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Women embrace as they examine the ruins of a residential house destroyed in a shelling attack in Nagorno-Karabakh. Photo: Sergei Bobylev\TASS via Getty Images

Armenia and Azerbaijan accused each other overnight of breaching the ceasefire in the disputed region of Nagorno-Karabakh.

Details: An Armenia Defense Ministry spokesperson said late Saturday Azerbaijan was "violating the humanitarian ceasefire" by firing artillery shells and rockets. Hours later, the Azeri defence ministry said Armenia had fired "mortars and artillery" at "the vicinity of the Jabrail city, as well as the villages of this region," per Reuters.

The big picture: Hundreds of soldiers and dozens of civilians have been killed since the recent fighting began in late September.

  • The recent violence is the worst the region has seen in years, and began with coordinated air and missile attacks late last month from Azerbaijan, which claimed Armenian forces had been preparing an attack (Armenia denies that).

The backstory: Nagorno-Karabakh is a mountainous region of around 150,000 people that is populated mainly by ethnic Armenians but lies within the borders of Azerbaijan.

  • The countries have both claimed the territory since the collapse of the Soviet Union, fought a war over it from 1992-1994, and stood on the precipice of further conflict since.
  • Previous skirmishes, though numerous, have left the stalemate largely unaltered. So has a peace process overseen by the U.S., France and Russia.

Go deeper: Armenian Americans rally in U.S. as Nagorno-Karabakh truce frays

Editor's note: This article has been updated with the spokesperson's comments.

Go deeper

Dave Lawler, author of World
Oct 26, 2020 - World

U.S.-brokered ceasefire collapses in Nagorno-Karabakh

Volunteer fighters in Stepanakert, the capital of Nagorno-Karabakh. Photo: Aris Messinis/AFP via Getty Images

A U.S.-brokered ceasefire between Armenia and Azerbaijan in the disputed territory of Nagorno-Karabakh crumbled within hours on Monday, leaving the month-old war rumbling on.

Why it matters: Nearly 5,000 people have been killed, according to Vladimir Putin’s rough estimate, including more than 100 civilians. Between 70,000 and 100,000 more are believed to have fled the fighting.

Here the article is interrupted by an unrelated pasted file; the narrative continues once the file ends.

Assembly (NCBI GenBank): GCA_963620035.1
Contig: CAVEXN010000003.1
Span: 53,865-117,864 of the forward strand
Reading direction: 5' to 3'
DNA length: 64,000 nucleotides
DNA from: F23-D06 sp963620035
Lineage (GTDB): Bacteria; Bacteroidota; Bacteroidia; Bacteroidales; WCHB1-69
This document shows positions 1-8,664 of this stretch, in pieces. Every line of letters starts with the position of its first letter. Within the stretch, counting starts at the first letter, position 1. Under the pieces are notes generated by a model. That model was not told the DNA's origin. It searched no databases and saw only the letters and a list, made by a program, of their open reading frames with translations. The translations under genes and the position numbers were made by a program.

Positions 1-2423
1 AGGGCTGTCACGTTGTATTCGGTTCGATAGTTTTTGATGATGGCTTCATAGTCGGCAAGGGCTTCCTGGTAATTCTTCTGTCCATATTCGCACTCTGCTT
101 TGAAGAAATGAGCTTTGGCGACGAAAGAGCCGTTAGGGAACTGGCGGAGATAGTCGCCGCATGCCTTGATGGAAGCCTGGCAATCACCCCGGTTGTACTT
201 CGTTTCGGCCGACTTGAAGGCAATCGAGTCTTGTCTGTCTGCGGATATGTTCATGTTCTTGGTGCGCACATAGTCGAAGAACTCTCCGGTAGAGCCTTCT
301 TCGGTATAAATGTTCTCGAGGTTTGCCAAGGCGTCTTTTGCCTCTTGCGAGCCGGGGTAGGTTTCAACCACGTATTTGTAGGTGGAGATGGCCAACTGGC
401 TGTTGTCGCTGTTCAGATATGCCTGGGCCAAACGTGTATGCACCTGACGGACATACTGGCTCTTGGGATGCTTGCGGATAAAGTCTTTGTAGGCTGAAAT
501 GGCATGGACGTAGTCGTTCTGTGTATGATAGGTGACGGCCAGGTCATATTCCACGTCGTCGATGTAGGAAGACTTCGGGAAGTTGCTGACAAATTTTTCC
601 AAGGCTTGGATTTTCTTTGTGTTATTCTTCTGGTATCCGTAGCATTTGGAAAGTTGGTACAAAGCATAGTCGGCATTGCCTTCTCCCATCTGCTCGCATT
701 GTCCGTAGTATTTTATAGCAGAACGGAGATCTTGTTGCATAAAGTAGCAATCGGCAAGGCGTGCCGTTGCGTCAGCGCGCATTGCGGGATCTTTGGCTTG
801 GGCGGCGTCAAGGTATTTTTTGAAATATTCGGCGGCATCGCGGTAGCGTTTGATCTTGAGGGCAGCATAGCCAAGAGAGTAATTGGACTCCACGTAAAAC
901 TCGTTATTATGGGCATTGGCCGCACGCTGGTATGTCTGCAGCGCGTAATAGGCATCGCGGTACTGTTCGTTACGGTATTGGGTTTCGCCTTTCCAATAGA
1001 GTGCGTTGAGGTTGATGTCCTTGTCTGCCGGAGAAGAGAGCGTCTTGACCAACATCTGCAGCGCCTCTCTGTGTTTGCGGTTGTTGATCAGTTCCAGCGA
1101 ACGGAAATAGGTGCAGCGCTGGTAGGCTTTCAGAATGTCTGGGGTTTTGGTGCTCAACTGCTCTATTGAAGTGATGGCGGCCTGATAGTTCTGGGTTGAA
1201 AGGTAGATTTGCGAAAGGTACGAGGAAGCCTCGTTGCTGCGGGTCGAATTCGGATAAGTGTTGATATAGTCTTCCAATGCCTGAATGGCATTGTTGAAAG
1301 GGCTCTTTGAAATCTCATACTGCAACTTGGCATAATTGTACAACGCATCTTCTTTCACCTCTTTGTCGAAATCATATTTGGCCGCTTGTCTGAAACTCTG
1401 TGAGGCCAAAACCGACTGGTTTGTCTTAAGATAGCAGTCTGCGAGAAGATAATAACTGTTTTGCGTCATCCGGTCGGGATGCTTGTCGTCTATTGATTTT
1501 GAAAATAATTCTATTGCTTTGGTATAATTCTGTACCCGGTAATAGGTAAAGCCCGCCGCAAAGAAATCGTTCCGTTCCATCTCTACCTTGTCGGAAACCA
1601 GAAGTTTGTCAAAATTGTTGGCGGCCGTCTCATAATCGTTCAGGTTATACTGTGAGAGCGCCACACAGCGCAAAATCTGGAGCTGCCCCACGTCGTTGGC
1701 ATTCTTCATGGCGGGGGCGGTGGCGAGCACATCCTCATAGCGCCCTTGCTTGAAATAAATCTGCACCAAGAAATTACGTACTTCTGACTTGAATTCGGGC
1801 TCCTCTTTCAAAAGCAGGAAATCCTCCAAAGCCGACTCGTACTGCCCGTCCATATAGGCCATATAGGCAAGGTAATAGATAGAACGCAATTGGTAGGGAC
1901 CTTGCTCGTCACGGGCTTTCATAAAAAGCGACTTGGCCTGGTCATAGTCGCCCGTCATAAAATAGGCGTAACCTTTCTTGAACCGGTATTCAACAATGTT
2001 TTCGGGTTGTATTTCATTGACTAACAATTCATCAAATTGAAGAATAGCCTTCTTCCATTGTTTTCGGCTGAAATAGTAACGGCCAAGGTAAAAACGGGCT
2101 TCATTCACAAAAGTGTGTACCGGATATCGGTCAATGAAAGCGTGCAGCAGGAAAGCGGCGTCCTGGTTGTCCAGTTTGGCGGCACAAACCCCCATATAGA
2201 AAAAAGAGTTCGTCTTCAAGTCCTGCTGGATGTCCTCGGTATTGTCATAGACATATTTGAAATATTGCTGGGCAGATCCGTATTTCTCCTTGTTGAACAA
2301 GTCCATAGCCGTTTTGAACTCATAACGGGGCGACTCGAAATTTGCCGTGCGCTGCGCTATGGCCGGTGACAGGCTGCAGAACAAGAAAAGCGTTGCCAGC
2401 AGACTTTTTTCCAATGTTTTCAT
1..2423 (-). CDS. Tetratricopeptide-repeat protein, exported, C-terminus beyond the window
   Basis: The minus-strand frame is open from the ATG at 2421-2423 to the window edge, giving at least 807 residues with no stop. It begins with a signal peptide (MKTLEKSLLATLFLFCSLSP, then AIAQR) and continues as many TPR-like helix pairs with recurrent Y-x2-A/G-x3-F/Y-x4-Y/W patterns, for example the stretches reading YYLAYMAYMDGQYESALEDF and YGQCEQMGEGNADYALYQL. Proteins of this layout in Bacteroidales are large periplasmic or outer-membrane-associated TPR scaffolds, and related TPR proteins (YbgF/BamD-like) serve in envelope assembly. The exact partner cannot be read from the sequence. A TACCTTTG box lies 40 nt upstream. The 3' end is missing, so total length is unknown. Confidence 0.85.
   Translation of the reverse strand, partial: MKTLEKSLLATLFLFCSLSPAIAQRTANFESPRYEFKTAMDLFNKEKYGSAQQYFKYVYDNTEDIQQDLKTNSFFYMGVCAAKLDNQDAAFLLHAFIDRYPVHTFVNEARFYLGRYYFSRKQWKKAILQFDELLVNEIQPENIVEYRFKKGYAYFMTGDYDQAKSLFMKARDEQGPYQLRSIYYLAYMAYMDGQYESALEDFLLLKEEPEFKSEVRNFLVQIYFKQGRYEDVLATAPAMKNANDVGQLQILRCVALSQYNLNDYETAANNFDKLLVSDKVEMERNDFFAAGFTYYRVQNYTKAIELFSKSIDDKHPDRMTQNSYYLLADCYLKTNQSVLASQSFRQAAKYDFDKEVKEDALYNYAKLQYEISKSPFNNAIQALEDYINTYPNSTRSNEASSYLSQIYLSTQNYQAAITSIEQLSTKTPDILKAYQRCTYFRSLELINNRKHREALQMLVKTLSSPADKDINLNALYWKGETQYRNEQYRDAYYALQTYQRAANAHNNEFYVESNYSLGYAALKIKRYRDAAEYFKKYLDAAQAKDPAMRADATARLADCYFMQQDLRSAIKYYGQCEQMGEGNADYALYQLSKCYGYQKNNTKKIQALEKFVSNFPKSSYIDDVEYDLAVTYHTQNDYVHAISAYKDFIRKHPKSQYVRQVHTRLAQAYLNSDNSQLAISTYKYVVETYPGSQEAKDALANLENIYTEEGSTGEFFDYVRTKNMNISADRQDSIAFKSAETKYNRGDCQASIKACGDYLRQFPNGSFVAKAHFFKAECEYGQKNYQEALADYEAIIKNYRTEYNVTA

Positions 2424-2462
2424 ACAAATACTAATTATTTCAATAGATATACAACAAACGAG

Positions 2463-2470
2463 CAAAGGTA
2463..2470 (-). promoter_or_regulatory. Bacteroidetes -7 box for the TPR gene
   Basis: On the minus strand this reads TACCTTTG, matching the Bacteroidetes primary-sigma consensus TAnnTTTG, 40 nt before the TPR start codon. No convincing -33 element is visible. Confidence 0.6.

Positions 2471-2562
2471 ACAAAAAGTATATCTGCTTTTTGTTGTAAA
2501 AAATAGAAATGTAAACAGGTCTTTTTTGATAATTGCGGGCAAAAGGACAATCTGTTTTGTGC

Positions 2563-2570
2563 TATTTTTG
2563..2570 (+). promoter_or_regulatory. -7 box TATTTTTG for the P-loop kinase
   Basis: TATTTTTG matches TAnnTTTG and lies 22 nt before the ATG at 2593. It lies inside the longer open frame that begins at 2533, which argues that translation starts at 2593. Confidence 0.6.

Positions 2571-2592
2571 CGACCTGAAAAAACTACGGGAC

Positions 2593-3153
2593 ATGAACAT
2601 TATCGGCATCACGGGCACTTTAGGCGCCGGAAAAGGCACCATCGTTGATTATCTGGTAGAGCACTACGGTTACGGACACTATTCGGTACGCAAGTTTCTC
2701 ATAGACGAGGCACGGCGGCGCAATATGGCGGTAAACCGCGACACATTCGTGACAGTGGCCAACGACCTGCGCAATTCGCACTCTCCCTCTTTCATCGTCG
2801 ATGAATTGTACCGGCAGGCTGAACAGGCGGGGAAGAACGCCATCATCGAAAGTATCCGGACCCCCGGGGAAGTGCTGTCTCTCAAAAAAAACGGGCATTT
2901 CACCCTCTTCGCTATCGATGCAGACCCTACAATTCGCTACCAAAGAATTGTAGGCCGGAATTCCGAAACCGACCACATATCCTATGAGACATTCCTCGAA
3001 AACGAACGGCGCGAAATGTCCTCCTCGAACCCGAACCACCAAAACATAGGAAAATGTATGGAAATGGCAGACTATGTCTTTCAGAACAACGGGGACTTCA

Scoop: Gina Haspel threatened to resign over plan to install Kash Patel as CIA deputy

CIA Director Gina Haspel. Photo: Win McNamee/Getty Images

CIA Director Gina Haspel threatened to resign in early December after President Trump cooked up a hasty plan to install loyalist Kash Patel, a former aide to Rep. Devin Nunes (R-Calif.), as her deputy, according to three senior administration officials with direct knowledge of the matter.

Why it matters: The revelation stunned national security officials and almost blew up the leadership of the world's most powerful spy agency. Only a series of coincidences — and last minute interventions from Vice President Mike Pence and White House counsel Pat Cipollone — stopped it.

Updated 8 hours ago - Politics & Policy

Coronavirus dashboard

Illustration: Sarah Grillo/Axios

  1. Health: Coronavirus deaths reach 4,000 per day as hospitals remain in crisis mode — CDC warns highly transmissible coronavirus variant could become dominant in U.S. in March.
  2. Politics: Biden says, "We will manage the hell out of" vaccine distribution — Biden taps ex-FDA chief to lead Operation Warp Speed amid rollout of COVID plan — Widow of GOP congressman-elect who died of COVID-19 will run to fill his seat.
  3. Vaccine: Battling Black mistrust of the vaccines"Pharmacy deserts" could become vaccine deserts — Instacart to give $25 to shoppers who get vaccine.
  4. Economy: Unemployment filings explode againFed chair: No interest rate hike coming any time soon —  Inflation rose more than expected in December.
  5. World: WHO team arrives in China to investigate pandemic origins.

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